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Big Multi-National Corporation vs. Small Regional Company

January 22, 2018

 

Imagine that you've received two identical job offers from two different companies, a big multi-national and a smaller regional company. If salary, benefits, and work hours were exactly the same, which offer would you choose? Do you know what the differences between working in a larger company versus a smaller one might be? The fact is, that the experience and outcome of your decision could be vastly different. Here are just a few possible distinctions:

Fixed vs. Changing responsibilities

Big Company:

From the moment you get hired, you'll start gaining a fairly clear idea of what you will be doing and what to expect, as well as, what will be expected of you. If you are hired for a software engineer role, you won’t be speaking with customers or helping to plan a marketing strategy. You’ll only be responsible for doing what a software engineer does, giving you the chance to focus and become specialized in one area of expertise.

 

 

Small Company:

“Oh, you must be the new software engineer joining the team! Welcome! Don’t forget that we have a business development meeting next week to go over our customer acquisition strategy!”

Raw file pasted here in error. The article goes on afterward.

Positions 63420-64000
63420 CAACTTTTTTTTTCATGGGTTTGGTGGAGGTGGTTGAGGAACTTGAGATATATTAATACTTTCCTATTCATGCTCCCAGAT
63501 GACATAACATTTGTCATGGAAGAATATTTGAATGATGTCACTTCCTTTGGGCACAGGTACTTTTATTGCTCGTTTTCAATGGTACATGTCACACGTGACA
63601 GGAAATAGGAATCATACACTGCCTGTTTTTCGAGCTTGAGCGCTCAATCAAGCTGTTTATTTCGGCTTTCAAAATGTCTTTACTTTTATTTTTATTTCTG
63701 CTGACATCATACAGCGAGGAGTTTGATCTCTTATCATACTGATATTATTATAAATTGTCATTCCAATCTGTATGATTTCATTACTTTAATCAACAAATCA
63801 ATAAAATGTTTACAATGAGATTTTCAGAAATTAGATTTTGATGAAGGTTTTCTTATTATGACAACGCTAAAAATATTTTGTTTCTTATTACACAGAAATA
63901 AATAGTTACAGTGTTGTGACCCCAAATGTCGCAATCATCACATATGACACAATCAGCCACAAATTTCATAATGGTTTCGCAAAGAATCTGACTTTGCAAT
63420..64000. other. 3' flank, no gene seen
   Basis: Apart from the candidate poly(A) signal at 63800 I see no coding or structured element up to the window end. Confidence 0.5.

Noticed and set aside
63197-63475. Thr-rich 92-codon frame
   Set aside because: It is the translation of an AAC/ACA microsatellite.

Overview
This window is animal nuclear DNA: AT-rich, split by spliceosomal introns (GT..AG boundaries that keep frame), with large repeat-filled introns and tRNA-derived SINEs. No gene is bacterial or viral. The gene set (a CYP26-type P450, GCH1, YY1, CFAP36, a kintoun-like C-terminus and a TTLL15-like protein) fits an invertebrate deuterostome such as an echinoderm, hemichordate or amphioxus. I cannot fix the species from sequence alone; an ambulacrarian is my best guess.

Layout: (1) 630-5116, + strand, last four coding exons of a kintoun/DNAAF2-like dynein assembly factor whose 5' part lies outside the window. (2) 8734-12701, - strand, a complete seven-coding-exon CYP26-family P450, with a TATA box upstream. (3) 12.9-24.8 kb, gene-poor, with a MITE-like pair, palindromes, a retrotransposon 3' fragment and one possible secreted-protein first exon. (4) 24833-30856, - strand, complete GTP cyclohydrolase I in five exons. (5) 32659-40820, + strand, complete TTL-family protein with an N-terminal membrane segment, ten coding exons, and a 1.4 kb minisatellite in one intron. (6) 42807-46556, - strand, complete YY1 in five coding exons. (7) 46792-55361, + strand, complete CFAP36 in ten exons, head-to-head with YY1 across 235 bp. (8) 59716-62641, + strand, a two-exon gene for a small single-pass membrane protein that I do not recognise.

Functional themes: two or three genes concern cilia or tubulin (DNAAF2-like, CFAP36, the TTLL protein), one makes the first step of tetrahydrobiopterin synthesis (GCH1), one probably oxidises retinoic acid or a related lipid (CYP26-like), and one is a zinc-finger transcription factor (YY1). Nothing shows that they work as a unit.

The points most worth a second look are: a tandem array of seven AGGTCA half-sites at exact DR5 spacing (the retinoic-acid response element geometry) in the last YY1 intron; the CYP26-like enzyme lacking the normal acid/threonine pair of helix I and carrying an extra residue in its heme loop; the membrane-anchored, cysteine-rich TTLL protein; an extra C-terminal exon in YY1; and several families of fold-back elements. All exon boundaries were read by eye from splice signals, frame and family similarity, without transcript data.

In a smaller company, every team member is expected to be able to wear many hats and 
job duties could be constantly evolving depending on the companies most urgent needs. You could be asked to take on tasks beyond your knowledge or specialization but if you're highly adaptable, quick to learn, don’t like sticking to the same routine, or want to exercise and gain a broader your skillset, a smaller company might be the right fit for you. Of course, as the company grows and the team grows larger, your day-to-day might start to resemble more and more that of a larger organization. 

 

Clear Hierarchical Ladder vs. Flat but Evolving Structure

Big Company:

In a big company, there is always a large organizational chart that outlines all the positions in the company, from the CEO to the intern. What’s good about this is that your career outlook is clear. You know your position within the company and the next position(s) or next "rung" above your current position is obvious. You'll also have a good idea what it takes to reach that next rung and as you climb the ladder and work your way up. Generally you'll be looking at a bigger corresponding paycheque as well!

 


Small Company:

In a small company, there’s usually no fixed structure. Small companies often have no ladder at all and opt for a flatter organizational structure even as a company grows to a certain size. For a lot of people working in a small company, it may not be clear what the next-up position that they should aim for is.

For example, if you’re already the software engineer that directly works with the CEO and CTO, what could you possibly be promoted to?
However, working in a small company does have its perks. Your earnings and benefits would scale up along with the company’s growth, especially if they offer you stock options in the company (common in technology start-ups). And if you can demonstrate leadership capability, a leadership position can be created for you as the team expands.